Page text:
A risk-free interest rate is the theoretical amount of return of an economical commitment with no recourse to economic loss.
One presentation is that the risk-free interest rate represents the eye that an investor would expect from a risk-free investment commitment over a given time period. In the exercise, to practice this rate in a particular situation, a risk-free bond is typically selected that is issued by a government or agency whose default risks are so low as to be minimal. Since the risk-free amount can be obtained without recourse, any other economical commitment will have additional risk.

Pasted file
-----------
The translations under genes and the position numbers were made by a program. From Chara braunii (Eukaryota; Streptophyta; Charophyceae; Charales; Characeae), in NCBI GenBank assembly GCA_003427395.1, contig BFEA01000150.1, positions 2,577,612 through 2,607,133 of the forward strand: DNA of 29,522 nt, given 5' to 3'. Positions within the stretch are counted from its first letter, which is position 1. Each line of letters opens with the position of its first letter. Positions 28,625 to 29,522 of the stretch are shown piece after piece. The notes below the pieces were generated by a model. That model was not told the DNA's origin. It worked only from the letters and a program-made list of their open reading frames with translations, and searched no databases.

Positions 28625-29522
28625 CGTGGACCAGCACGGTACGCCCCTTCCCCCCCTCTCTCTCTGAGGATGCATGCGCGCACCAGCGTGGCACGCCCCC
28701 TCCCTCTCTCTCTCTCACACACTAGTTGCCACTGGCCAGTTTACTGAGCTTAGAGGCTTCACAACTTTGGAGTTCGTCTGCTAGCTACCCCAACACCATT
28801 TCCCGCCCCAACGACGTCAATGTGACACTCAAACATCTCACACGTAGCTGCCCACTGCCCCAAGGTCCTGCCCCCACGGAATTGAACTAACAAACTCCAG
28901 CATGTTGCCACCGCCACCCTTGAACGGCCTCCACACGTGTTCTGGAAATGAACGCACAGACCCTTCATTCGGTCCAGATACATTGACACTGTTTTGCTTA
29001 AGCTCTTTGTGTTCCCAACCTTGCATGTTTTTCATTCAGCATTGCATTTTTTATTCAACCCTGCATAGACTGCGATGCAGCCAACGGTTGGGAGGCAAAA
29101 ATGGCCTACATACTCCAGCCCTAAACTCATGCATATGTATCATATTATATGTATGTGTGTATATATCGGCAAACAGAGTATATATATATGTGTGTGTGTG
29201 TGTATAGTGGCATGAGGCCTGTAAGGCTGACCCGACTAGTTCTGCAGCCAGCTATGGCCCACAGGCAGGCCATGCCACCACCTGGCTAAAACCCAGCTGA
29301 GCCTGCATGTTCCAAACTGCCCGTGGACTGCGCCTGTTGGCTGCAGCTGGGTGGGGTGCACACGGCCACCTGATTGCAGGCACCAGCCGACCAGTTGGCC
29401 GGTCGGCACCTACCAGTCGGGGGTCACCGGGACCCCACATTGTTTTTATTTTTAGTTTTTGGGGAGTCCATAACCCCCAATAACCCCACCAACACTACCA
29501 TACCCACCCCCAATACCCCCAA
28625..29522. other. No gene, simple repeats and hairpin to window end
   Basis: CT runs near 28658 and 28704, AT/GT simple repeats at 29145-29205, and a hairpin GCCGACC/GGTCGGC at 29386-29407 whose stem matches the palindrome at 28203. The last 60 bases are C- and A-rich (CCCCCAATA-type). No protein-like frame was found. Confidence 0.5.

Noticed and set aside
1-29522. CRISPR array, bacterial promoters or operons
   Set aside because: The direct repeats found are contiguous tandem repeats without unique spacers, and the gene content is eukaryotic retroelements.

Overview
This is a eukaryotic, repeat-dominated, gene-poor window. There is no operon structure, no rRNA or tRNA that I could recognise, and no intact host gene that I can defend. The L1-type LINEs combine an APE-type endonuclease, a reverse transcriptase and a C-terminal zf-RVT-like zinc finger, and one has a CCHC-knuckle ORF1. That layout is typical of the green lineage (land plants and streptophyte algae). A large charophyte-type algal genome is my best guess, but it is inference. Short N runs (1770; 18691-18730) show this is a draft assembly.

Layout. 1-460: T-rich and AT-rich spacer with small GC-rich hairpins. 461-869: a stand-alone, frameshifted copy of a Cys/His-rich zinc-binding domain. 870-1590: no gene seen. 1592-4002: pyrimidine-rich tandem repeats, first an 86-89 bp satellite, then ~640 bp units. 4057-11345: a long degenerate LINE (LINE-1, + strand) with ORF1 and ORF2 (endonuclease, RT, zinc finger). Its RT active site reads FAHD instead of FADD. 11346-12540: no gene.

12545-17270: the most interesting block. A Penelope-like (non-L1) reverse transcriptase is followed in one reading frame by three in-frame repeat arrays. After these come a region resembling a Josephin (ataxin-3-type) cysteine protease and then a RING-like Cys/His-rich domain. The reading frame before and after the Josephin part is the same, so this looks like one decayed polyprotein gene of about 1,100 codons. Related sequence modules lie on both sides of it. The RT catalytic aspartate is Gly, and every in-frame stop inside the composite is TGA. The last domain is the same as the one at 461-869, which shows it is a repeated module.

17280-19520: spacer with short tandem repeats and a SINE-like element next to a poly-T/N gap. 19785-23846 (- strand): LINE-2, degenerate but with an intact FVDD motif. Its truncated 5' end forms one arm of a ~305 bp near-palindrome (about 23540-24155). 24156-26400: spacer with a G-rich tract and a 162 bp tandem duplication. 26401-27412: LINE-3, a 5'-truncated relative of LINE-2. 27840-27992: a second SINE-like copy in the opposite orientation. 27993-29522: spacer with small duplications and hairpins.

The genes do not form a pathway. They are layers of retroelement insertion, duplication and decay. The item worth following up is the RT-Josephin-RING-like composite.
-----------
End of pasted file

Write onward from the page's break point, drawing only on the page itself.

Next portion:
Moreover, it is highly significant, while the general application of modern profile theory is based on the capital asset pricing design. It is also a required input in economical computations. Note that some finance and economic concepts assume that market members can borrow at a risk-free interest rate. There are numerous issues with this design, the most basic of which is the reduction of the description of the utility of stock holding to the expected mean and the difference in the returns of the profile.